Nor was this the last incident. On another occasion, said Matthew, 'I was walking down this alley late one evening when what I can only describe as a mad dog ran over and
began threatening me. It was snarling and gritting its teeth and I just stood still at first. Then I began slowly making my way along the alley but frequently had to stop
again as the dog just went for me. When I finally reached the end of this alley the dog suddenly went for me again and I leapt back expecting it to bite me. Instead though,
it had suddenly become like a different dog altogether. It wagged its tail and even allowed me to pet it.'
'The feeling I was being watched...'
Encountering this dog understandably unnerved Matthew and for a short while afterwards he avoided walking down the alley. Before long, however, he had reverted to his old route.
Despite everything, he said, 'I've never felt in danger or scared there.'
On the contrary, Matthew occasionally felt a curious sense of peace while in the alley and can recall one particular Christmas Eve in around 1975 when he ended up walking
home alone through the alley at around 11 o'clock at night.
As he walked past the old church into the alley, he said, 'it was like I caught a glimpse of something in the corner of my eye ... Something just made me stop there for a
while and I felt ... it's hard to explain really but a kind of empathy I guess [is how] I'd describe it. [...] I remember looking at the church door that was wide open with
light from inside shining out of it that night but it was the feeling I was being watched that originally stopped me in my tracks [...] I can still remember the odd feeling
there but [it wasn't] in the least scary. [...]
The western end of the alley, looking east away from St Mary's church. (James Clark, 2010)
'These events still puzzle me,' said Matthew, adding: 'I'm not sure if I believe in ghosts. All I can say is that things not easily explained seem to have happened to me
there, but people born in Beddington seem to see or hear these things more naturally without even looking for them, it seems to me, and they appear perfectly normal to them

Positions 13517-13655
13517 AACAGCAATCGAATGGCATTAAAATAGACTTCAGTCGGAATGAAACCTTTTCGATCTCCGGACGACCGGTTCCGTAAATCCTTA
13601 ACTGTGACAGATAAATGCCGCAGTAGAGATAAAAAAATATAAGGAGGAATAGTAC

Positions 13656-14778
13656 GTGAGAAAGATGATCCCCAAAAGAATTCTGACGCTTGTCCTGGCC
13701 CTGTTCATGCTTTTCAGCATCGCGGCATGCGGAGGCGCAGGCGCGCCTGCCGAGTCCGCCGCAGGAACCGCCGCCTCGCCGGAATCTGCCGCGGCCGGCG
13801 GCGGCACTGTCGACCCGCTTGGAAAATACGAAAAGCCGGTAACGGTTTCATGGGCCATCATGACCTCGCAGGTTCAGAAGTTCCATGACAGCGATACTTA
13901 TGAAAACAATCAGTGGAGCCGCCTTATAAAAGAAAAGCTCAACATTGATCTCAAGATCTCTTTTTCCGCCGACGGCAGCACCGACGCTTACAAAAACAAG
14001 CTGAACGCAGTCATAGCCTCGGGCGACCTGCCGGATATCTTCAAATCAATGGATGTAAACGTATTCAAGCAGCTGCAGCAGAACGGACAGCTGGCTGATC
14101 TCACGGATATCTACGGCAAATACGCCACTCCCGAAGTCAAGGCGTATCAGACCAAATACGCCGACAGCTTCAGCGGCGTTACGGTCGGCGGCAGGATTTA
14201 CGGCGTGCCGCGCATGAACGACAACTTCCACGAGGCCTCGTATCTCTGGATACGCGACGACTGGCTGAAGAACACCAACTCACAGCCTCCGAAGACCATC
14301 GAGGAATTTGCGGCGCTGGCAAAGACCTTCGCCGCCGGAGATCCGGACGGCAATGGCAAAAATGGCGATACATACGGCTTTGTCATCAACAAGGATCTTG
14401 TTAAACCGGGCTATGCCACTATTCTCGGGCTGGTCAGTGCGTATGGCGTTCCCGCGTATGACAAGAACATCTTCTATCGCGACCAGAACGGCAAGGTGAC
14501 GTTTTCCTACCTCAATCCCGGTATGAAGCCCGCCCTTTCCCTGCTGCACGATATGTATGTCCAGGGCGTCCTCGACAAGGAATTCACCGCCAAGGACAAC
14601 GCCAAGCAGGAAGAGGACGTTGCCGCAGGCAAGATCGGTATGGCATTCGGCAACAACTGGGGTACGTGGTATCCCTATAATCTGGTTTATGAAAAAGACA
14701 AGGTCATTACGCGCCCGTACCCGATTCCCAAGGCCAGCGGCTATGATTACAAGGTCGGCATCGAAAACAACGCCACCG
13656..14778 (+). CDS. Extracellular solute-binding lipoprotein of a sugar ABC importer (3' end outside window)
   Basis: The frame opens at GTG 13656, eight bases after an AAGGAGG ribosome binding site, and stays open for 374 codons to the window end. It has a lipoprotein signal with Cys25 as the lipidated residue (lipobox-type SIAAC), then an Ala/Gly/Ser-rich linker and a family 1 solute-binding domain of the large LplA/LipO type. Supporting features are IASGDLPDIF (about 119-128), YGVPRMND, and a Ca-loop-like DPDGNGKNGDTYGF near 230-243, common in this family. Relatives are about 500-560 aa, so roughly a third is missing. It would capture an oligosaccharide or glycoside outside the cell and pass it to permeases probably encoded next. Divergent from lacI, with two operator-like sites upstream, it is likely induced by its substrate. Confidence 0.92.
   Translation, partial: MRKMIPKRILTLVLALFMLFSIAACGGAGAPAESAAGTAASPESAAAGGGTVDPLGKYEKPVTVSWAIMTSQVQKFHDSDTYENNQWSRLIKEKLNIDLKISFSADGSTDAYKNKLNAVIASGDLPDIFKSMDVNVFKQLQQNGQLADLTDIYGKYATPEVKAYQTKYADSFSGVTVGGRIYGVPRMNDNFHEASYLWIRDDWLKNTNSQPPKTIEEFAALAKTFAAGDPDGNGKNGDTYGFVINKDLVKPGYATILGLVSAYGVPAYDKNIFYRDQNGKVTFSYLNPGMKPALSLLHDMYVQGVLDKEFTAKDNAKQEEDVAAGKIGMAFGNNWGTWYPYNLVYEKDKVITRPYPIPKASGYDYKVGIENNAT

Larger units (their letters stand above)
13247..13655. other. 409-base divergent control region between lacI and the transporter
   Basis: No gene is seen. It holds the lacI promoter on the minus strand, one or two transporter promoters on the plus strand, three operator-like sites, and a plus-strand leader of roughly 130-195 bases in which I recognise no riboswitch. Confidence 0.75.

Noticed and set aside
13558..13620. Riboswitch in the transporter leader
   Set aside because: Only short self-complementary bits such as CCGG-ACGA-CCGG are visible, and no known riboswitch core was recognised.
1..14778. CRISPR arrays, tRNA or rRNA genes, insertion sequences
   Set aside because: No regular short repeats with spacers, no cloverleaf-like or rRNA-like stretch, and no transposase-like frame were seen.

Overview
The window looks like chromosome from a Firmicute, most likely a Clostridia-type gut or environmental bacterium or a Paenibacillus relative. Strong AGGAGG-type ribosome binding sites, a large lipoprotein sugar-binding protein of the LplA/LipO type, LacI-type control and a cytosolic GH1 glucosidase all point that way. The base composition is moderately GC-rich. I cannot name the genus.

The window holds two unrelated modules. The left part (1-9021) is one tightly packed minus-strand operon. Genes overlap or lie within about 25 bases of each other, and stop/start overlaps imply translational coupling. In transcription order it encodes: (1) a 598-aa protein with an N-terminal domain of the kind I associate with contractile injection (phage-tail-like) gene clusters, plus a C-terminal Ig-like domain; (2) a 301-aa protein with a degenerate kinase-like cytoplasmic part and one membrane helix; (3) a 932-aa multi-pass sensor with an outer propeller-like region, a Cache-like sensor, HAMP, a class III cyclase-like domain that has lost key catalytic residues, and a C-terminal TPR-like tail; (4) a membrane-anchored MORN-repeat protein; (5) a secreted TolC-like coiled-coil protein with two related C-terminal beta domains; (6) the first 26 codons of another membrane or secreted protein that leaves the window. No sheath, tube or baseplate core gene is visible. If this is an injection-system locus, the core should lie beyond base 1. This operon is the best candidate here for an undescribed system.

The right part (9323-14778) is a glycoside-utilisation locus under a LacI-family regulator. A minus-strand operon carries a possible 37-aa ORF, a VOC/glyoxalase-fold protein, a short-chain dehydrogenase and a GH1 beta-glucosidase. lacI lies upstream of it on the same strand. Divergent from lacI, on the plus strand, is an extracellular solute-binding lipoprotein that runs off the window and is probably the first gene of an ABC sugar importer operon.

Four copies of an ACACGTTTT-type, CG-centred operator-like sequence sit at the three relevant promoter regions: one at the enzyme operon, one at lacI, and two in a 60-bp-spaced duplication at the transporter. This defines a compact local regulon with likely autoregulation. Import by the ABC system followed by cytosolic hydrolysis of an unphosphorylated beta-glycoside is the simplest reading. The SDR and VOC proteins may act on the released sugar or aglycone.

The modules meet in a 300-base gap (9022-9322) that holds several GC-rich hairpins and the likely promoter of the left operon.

as if there is a connection somehow.'
After he contacted me in 2010, Matthew decided to revisit Beddington, parked his car outside St Mary's church and took a walk along the alley for the first time in many years.
'It's all looking a bit tatty there now,' he reported. 'The footpath itself where I saw the long-haired man with the sword has been widened ... in a rather curious way.
The alley itself used to be lower than the grass and instead of digging down [the workers] have simply added another layer of tarmac on top of the old surface and then extended
the path to include a cycle path. This has had the effect of raising the path level so it buries around 18 inches of the old wall, so you can almost see over it now. Towards
the end the old concrete pillars are gone and new slimmer ones have been put in but I reckon they're further back than the old ones. ... [The] old wall has collapsed at the end
and it was there somewhere, where there was a slight indent in the wall, where I saw the guy with the sword sitting down. [...]'
'Anyway, it was an interesting excursion. Sadly I never saw Sir Walter this time though. Maybe he only comes out at night?'
[Note: The stories Matthew's father was told encouraged him to identify the figure his son saw as the ghost of Sir Walter Raleigh. Perhaps, though, there is a connection with
another ghost story from Mallinson Road, just a few minutes' walk away, where an apparition was identified
not as Raleigh (who was executed in 1618) but as a Cavalier from the time of the English Civil Wars (1642–1651).]
[Source: personal communication with ‘Matthew Green’ (pseudonym), April-July 2010.]